Lowe Down

Hungarian composer Ernö von Dohnanyi (1870-1960)

The term ‘strange’ in describing classical music is usually relegated to contemporary works. But, Musica Camerata Montreal performed two works that couldn’t be described otherwise Saturday at the city’s intimate Chapelle Historique de Bon-Pasteur (Historic Chapel of the Good Shepherd), one by an established composer, another by a composer famous in his time.

The Finnish composer Jean Sibelius (1865-1957) is perhaps best known for his “Finlandia” and violin concerto, as well as his seven symphonies. His Piano Quintet in G minor, Op. 56, composed in 1890 while the composer was still a student, he later described as “complete rubbish,” and it’s also extremely difficult to perform.

Still, Musica Camerata found the beauty of this lush late Romantic work, giving it a passionate and virtuosic performance. Often, as the work enjoyed a lyrical direction, it made a dramatic turn. There were segments of rich beauty, juxtaposed with agitation and rapid-fire virtuosity. But rather than moving seamlessly from one to another, they just seemed to happen. Although it didn’t make a lot of musical sense and seemed bipolar, there were gorgeous and exciting parts.

Musica Camerata, which has long made a specialty of excellent performances of unknown works, is led by Luis Grinhauz, former concertmaster of the Montreal Symphony, and his wife, pianist Berta Rosenohl. They were joined for this concert by violinist Van Armenian, violist Victor Fournelle-Blain and Sylvain Murray, all members of the Montreal Symphony, for some truly high-end playing.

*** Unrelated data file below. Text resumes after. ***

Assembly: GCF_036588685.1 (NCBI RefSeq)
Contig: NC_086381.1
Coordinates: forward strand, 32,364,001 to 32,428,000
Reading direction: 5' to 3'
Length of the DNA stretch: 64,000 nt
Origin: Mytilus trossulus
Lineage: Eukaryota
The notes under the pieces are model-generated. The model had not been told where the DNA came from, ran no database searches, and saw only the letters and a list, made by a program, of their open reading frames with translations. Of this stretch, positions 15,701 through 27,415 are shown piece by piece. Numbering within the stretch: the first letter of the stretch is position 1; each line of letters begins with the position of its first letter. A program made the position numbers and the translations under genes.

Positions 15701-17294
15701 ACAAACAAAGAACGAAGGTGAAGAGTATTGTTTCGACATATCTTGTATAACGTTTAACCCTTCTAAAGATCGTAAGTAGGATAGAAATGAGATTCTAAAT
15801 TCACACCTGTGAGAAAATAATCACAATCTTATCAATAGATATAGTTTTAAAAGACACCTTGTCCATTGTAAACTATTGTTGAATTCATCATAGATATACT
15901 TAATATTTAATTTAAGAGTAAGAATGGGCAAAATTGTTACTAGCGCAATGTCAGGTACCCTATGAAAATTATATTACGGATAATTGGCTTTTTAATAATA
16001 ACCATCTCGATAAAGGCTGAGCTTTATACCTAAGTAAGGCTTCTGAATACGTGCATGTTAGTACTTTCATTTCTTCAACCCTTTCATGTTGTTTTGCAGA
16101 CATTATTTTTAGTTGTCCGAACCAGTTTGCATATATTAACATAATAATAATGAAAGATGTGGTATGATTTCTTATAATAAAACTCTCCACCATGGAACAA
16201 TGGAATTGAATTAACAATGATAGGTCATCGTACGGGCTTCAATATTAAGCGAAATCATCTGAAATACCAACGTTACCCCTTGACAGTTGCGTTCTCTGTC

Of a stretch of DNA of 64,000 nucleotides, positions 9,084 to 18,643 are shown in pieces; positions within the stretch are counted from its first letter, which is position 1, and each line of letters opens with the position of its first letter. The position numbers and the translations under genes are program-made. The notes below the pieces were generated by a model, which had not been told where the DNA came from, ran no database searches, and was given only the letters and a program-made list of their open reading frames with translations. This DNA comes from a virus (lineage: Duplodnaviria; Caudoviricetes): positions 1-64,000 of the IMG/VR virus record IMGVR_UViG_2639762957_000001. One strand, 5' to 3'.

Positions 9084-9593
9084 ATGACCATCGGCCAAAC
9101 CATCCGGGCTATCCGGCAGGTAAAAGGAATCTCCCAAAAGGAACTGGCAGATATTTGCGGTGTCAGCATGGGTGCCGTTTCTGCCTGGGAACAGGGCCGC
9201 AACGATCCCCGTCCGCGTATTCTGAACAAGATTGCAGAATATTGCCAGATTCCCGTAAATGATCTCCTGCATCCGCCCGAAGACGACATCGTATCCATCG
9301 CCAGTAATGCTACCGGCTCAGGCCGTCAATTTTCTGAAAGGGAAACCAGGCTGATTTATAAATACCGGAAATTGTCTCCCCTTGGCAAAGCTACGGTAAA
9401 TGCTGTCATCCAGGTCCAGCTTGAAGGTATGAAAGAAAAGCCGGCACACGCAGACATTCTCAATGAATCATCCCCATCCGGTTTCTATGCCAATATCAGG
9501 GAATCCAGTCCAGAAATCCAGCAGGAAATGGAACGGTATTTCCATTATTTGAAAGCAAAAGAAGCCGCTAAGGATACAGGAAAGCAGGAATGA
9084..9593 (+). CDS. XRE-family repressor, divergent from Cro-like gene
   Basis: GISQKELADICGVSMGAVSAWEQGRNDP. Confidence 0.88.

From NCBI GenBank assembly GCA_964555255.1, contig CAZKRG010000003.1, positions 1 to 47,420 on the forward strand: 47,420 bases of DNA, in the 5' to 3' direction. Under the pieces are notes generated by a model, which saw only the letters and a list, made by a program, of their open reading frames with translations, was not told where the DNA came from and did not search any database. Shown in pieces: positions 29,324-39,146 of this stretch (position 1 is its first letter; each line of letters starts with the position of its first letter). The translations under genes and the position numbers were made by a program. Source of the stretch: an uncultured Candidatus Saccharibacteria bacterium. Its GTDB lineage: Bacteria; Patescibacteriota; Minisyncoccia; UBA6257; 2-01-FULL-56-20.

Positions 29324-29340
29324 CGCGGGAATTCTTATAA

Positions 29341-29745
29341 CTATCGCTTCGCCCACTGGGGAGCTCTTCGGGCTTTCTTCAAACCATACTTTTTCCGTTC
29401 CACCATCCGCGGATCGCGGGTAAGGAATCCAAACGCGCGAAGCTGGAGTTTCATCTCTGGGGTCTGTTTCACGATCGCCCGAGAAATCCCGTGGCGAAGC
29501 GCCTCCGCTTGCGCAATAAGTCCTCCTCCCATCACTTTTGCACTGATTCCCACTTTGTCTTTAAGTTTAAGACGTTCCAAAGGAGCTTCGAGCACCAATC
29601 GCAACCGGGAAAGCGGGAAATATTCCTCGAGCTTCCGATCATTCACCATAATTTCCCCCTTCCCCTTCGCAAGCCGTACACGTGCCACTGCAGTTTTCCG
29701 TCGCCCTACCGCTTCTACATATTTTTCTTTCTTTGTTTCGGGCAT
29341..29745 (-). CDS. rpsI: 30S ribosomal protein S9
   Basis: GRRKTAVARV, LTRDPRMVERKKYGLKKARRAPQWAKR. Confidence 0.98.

The other work on the program, in a decidedly different flavor, Ernö von Dohnanyi’s Quintet No. 2 in E-flat minor, Op. 26, made the Sibelius sound cohesive, and he didn’t have the excuse of youth. Dohnanyi (1870-1960), Hungarian composer, pianist and conductor, was 37, though it was 1914 and the beginning of World War I.

Like the Sibelius, there was plenty of lush Romanticism and dramatic virtuosity, and Dohnanyi mixed a Hungarian Romantic flavor with a Germanic Brahms flavor, but it was even more bipolar. Interestingly, at the age of 72, Dohnanyi moved to the United States to teach at Florida State University, where he taught Ellen Zwilich, the first woman to win the Pulitzer in composition.

Musica Camerata Montreal continues to provide excellent performances, often enlightening its audiences with the unexpected.

Jim Lowe is music critic and arts editor of The Barre-Montpelier TimesArgus and the Rutland Herald, and can be reached at jim.lowe@rutlandhearld.com or jim.lowe@timesargus.com.

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